Content marketers are in the business of attention economics. In the onslaught of information today, each piece of content must become almost a one-man band of interest, intrigue, and relevance to stand a chance.
Whether directly or indirectly, hype makes content seem important and exciting. Yet we marketers treat its power with skepticism. Here at Tendo, we believe hype gets a bad rap. But if done well—which means not exaggerated self-promotion—hype can engage your audience and sustain your message louder and longer. There’s no reason hype can’t leave a powerful impression on your audience.
Using hype to sustain your customers’ interest
The creators of “Rick and Morty,” an Adult Swim television series, have used some crazy marketing strategies. They’ve held fundraisers, thrown events, and created two video games. Even the “Rick and Morty” Instagram account is an intricate game where fans can use tags to explore and find collectibles. The marketing team has provided lots of opportunities for the audience to engage. But they’ve done it with an ear fine-tuned to the sarcastic and nihilistic tone of the show that appeals to fans.
The best example is from the empty time between seasons. After a ridiculous cliffhanger to end Season 2 in October 2015, an after-credits scene announced the next season wouldn’t arrive for at least a year and a half. During that time, after a false alarm and another push back, the internet mushroomed with fake release dates and rants cursing the creators. Then with just a tweet, Season 3 was released on April 1, 2016, becoming an epic non-April Fool’s Day prank. Those who found the new episodes and shared their excitement were scorned by the cynical fanbase, until everyone realized the truth.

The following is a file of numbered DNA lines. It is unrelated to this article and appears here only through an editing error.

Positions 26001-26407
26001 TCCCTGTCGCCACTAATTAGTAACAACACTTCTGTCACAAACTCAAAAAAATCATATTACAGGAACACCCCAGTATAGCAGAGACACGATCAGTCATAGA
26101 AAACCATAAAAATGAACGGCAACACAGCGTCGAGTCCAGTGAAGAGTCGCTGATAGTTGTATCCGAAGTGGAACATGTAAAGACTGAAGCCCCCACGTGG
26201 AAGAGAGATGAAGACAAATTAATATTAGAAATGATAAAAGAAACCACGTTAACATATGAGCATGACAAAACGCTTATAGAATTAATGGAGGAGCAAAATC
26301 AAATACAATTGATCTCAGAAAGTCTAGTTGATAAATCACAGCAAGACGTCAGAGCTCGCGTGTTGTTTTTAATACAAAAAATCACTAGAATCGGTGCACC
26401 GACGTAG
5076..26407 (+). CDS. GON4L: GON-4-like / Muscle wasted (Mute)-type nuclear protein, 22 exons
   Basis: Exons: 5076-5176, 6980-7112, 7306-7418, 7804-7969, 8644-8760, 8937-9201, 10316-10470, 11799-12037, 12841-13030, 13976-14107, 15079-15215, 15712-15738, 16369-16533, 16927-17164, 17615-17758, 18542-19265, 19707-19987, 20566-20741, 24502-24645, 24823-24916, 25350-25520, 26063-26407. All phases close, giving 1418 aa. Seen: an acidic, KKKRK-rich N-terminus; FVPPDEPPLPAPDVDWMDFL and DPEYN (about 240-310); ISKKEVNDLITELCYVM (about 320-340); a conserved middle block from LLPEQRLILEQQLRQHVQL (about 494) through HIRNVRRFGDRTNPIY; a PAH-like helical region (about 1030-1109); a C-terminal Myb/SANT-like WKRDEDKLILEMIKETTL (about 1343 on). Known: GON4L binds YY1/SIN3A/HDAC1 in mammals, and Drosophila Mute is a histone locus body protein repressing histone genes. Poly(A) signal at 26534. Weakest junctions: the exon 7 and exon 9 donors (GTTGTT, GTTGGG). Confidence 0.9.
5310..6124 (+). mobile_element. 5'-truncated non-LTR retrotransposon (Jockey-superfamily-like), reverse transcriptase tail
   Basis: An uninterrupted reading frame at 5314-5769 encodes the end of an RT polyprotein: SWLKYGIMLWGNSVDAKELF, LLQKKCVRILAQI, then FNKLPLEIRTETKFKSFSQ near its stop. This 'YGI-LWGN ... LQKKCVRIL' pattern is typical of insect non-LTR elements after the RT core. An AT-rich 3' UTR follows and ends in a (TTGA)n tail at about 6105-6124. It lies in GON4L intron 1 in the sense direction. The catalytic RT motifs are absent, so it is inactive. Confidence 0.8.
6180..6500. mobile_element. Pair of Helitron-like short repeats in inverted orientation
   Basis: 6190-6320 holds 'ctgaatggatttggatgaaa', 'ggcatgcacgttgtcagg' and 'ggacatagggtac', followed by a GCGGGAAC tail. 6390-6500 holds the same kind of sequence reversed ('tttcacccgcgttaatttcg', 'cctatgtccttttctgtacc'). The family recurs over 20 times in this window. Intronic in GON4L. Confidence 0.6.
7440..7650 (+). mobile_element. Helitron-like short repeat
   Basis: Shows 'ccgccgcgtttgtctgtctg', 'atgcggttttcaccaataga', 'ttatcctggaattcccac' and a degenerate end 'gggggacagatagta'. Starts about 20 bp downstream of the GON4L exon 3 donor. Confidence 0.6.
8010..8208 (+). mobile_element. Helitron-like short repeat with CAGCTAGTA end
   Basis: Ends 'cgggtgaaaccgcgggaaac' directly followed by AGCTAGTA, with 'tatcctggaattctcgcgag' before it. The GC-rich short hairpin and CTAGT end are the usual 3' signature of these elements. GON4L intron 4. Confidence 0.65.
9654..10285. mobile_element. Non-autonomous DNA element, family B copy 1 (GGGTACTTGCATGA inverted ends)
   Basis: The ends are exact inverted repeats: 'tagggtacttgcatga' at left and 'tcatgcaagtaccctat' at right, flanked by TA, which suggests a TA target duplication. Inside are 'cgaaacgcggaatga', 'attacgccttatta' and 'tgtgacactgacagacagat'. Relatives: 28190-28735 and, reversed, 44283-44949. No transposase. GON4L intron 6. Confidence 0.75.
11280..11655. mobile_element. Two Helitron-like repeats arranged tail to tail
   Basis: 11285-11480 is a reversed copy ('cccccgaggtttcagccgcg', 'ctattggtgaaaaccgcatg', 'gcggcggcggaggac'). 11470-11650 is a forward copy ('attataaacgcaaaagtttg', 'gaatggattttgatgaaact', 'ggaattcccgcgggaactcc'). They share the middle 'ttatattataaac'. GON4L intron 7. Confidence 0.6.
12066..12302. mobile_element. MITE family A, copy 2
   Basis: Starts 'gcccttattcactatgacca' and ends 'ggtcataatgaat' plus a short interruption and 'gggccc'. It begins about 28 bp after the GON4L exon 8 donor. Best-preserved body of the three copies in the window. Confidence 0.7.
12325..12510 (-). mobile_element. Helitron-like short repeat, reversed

In this case, the “hype” came from some creative ambiguity, and understanding what the audience would appreciate. And the hype did its job: It was the catalyst for sustaining interest and encouraging the customer to move ahead in the buyer’s journey. Even in B2B marketing, content strategies aren’t complete until they engage the customer—and continue engaging the customer.
How hype can drive successful business outcomes
On the B2B front, like “Rick and Morty,” Juniper Networks created a mobile game called “Deception Force” that entertains but also offers insights into data center security. Media intelligence service Cision made a funny, casual eBook (aka manifesto) about public relations in the digital world that’s somehow both breezy and hefty. And The Mosaic Company, which provides soil enrichment solutions for farmers, developed a podcast mystery series, leaving clues for listeners on its website, social media channels, and within each podcast episode.
Taking risks with content and finding creative ways to hype worked for these companies. They don’t just tell you, they show you, and they invite you to participate. Their methods and content types are varied, customized for their particular audiences. By engaging customers with a compelling story expressed uniquely in a variety of ways, these B2B companies became thought leaders.
Content that adds genuine value is still paramount. But in the attention economy, a wealth of information creates a poverty of attention. So it’s no longer just what you are saying, but how you say it that counts. And that means the method has become as important as the message itself.